And another issue....
I was going to qt them in my 10 gal, but that has crashed. Very badly.

With nothing in there, it's full of mosquito larvae, junk and debris, and I have no idea of how to fix it. Should I take all the water out, clean out the sponges (for all I know there may be toxic waste in there), and start a fresh cycle? Or is there something I can do? I want to possibly turn it into a long-term breeding tank for pygmies, or at least somewhere for them to live, but can't even isolate my current one(s) at the state it's in.

The latest death was (assuming the other pygmy isn't dead) last week, when I d=found the corpse of my riffle shrimp (which upset me quite a bit, I caught that riffle shrimp and he was one of my favourite parts of the tank). Not including the shrimp, it would have been around 3 weeks ago when the second last pepper died.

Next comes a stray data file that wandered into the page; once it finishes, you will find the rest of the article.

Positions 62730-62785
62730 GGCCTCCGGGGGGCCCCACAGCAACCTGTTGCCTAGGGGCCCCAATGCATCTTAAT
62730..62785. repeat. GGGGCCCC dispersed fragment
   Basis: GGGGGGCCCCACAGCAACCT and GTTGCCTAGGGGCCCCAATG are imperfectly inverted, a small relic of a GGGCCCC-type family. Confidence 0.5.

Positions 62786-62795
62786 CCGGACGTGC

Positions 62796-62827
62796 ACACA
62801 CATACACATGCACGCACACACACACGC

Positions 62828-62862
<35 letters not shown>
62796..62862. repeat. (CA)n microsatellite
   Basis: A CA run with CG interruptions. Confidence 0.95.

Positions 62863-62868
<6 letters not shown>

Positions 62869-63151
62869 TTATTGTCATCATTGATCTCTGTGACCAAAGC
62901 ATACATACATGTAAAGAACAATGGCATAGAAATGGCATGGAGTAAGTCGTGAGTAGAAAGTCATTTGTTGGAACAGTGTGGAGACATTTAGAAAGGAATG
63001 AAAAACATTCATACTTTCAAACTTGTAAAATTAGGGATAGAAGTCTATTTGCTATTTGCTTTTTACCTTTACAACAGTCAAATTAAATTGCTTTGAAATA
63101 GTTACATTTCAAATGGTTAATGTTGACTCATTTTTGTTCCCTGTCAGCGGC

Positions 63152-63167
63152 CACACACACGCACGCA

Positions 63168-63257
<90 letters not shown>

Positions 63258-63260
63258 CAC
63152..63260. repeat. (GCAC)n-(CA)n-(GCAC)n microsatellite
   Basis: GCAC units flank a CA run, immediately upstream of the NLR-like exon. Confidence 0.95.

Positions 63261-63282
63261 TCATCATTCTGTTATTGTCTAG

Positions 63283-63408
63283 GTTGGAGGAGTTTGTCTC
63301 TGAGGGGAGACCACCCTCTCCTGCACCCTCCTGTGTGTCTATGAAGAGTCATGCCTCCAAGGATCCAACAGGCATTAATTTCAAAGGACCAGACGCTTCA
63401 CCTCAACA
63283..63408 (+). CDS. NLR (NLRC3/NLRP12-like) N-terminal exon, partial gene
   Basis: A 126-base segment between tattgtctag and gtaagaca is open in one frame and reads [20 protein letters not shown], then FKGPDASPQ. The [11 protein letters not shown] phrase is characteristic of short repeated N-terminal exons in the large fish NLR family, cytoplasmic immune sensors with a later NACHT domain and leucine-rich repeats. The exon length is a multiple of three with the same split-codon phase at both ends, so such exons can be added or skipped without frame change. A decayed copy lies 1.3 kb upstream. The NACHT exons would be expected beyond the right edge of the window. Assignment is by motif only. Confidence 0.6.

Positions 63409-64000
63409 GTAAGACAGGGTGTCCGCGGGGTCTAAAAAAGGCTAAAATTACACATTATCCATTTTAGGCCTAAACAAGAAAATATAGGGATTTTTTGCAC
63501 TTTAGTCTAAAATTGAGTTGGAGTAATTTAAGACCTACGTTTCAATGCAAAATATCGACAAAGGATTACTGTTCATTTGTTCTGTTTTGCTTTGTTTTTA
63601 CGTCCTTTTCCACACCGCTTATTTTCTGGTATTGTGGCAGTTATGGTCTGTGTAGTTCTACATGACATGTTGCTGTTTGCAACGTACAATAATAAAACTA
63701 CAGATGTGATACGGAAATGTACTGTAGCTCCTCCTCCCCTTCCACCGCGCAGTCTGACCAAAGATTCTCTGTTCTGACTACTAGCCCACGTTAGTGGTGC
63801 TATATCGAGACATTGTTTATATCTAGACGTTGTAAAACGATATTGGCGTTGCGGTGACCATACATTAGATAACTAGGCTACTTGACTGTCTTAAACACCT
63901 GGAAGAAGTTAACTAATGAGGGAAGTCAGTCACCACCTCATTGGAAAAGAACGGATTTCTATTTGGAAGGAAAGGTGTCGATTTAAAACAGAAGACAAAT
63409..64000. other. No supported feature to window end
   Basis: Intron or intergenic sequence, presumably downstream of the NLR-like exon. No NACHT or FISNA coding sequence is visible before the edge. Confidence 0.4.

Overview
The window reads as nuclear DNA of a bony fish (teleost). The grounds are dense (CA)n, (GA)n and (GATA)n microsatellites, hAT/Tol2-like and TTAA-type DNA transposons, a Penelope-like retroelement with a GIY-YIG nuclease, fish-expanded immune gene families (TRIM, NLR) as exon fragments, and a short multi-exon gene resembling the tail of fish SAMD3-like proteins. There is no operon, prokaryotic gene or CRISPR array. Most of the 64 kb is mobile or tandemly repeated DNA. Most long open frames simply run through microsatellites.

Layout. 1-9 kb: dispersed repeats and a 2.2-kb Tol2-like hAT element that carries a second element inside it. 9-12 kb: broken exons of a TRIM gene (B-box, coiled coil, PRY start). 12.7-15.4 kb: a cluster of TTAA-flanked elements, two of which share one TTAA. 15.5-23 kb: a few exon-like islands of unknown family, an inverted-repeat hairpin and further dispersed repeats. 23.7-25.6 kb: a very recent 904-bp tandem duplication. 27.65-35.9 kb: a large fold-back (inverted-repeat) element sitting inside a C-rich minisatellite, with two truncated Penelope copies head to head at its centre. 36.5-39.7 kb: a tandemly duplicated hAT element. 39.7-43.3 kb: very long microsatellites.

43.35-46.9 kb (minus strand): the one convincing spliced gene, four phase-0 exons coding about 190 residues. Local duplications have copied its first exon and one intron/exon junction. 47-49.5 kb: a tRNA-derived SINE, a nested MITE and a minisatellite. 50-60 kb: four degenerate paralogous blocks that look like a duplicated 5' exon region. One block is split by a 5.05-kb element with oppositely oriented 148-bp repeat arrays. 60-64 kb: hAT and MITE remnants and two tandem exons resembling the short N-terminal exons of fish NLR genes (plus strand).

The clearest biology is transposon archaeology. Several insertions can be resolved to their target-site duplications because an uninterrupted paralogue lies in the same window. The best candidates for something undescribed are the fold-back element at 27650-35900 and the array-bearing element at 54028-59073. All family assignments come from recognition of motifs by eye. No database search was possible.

Anything would be appreciated at this point.
PPJ (likely soon to become 'lack of pygmy pepper juliis')
 
Last edited:
How many peppers and how many pygmies did you start out with, and how long ago did you get them?

Do you have photos of the peppered, or a species name? Common names vary by country, so want to be sure I know which type we're talking about.

Pygmies might be starving if they're not able to get enough food, and there are some large, aggressive and territorial fish in there, not ideal for pygmies, they'll be afraid of those, could be attacked by them (how big is the angel?) or may just be being outcompeted for food. Remember that pygmy cories have tiny mouths, so need food that's finely crushed, and the neons, gourami and angel could easily be outcompeting them for food even if it's small enough for their mouths, since they'll get to it first, and cories afraid to come out to eat with those others in there.